2016 election

I, Virginia Bergman, pledge not to vote for a male presidential candidate in 2016 just because he's male.

Friday, November 28, 2008

Wal-Mart Death Prompts an Amateur's Recommendation for Solving the Financial Crisis


Family members and I were grateful this Thanksgiving for the good food produced by a seamless team effort and the opportunity to spend a pleasant relaxing day together.

Today on Black Friday we’ve got sunshine and cloudless blue skies in the Twin Cities with an expected high of 40. Nevertheless, I’ve had no inclination to join the throngs at the nearby Mall of America or step out at the local Wal-Mart where I run the risk of being trampled to death by frenzied shoppers.

The NY Times reports:

“A Wal-Mart employee in suburban New York died after being trampled by a crush of shoppers who tore down the front doors and thronged into the store early Friday morning, turning the annual rite of post-Thanksgiving bargain hunting into a frenzy.”

It’s come to this: on Thanksgiving Day we Americans give thanks for our many blessings and early the next morning we go on a rampage for more material goods. God help anyone who stands in our way.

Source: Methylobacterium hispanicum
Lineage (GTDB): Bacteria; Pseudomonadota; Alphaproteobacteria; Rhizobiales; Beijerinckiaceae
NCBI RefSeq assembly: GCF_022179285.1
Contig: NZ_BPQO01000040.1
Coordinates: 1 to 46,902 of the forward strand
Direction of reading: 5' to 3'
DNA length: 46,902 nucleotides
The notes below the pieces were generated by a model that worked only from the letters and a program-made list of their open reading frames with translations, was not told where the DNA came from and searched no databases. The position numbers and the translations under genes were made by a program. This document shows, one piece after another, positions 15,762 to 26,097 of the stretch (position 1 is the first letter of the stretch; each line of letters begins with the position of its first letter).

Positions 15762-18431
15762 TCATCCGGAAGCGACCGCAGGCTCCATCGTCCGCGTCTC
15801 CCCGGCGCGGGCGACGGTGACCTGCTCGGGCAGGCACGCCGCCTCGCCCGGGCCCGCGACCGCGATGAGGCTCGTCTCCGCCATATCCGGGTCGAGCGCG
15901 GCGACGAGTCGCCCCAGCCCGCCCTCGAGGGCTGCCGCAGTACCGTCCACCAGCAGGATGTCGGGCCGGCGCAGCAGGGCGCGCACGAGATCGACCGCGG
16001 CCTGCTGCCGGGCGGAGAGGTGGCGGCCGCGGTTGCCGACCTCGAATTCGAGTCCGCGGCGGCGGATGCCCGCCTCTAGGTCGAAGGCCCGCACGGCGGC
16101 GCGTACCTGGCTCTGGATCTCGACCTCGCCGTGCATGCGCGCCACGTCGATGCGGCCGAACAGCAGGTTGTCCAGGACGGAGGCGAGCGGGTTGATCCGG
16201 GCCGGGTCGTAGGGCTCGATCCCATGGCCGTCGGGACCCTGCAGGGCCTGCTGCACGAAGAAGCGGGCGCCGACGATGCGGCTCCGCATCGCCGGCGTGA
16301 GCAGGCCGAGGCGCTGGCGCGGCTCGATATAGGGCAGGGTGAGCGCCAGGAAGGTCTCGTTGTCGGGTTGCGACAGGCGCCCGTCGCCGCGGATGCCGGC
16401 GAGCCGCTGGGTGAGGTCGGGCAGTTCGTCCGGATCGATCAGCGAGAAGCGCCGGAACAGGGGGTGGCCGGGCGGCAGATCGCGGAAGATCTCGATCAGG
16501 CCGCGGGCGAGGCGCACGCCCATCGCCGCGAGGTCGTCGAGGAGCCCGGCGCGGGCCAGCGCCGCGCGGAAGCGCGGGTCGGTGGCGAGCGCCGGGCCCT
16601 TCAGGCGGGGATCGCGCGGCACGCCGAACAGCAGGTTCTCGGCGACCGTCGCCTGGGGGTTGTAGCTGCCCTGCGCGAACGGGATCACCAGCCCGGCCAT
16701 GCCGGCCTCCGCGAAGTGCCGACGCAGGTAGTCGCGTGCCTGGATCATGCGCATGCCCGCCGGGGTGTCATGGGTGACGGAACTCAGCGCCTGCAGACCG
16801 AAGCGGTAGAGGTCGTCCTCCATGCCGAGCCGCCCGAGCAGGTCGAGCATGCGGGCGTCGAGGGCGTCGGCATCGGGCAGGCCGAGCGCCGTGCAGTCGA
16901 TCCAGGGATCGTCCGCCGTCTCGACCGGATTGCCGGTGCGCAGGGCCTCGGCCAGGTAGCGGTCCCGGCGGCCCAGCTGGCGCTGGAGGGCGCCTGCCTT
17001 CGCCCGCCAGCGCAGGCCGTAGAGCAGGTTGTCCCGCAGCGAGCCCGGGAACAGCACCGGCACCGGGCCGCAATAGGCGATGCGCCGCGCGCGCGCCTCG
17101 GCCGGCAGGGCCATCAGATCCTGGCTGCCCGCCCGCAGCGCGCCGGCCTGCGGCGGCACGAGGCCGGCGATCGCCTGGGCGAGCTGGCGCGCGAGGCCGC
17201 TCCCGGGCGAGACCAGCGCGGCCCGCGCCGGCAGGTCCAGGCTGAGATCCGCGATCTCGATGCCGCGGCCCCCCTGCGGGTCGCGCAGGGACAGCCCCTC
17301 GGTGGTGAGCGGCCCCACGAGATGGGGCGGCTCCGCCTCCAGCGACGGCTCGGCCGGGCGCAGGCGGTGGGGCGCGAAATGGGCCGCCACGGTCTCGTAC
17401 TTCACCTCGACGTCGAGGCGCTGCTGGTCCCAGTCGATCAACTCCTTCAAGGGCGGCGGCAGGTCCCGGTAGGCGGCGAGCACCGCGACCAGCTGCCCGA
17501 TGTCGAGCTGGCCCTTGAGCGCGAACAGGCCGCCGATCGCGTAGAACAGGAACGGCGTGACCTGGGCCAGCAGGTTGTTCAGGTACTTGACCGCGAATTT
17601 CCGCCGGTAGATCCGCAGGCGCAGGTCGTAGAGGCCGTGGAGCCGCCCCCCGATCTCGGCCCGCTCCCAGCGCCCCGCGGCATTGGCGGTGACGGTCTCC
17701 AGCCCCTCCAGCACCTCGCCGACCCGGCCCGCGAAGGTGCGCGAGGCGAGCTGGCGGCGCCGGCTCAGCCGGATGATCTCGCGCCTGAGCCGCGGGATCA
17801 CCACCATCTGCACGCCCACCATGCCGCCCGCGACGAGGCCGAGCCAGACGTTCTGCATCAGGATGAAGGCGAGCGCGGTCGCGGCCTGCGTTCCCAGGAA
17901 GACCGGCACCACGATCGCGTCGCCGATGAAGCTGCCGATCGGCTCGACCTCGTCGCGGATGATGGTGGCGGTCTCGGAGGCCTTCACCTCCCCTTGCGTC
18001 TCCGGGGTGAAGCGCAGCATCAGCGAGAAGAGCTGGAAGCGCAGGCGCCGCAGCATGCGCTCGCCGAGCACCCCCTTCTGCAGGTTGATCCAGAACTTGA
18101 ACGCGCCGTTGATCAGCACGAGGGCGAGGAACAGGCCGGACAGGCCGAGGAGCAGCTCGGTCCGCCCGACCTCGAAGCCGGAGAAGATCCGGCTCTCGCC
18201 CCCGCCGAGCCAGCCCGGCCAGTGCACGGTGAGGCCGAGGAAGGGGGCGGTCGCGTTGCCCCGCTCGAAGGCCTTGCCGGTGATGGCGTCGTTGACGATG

Amidst the continuous societal upheaval caused by the global financial crisis, I’ve thought more than once that an economic system driven primarily by consumer spending is insane to begin with. And surely I’m not the only one who shudders while listening to national leaders present remedies for our ailing economy meant to encourage consumers to buy more stuff whether we need it or not and in many cases, to resume living way beyond our means.

Don’t get me wrong. Like most Americans, my family members and I are feeling the effects of a worsening recession - as are many of our friends; we’re all hurting this time around. I’ve personally revamped my own budget, and there aren’t many more places where I can cut expenses.

Still, I’m hoping that as we work through this global crisis, we’ll somehow restructure the economy in a way that preserves safety nets for the have nots, promotes charitable giving by the haves, and encourages for the common good the radical notion of frugality over spending by all parties.
In the process we’ll hopefully remember that time spent with loved ones during the holiday season is a far greater gift than anything we can purchase at mega stores like Wal-Mart. And we don't have to risk our lives.

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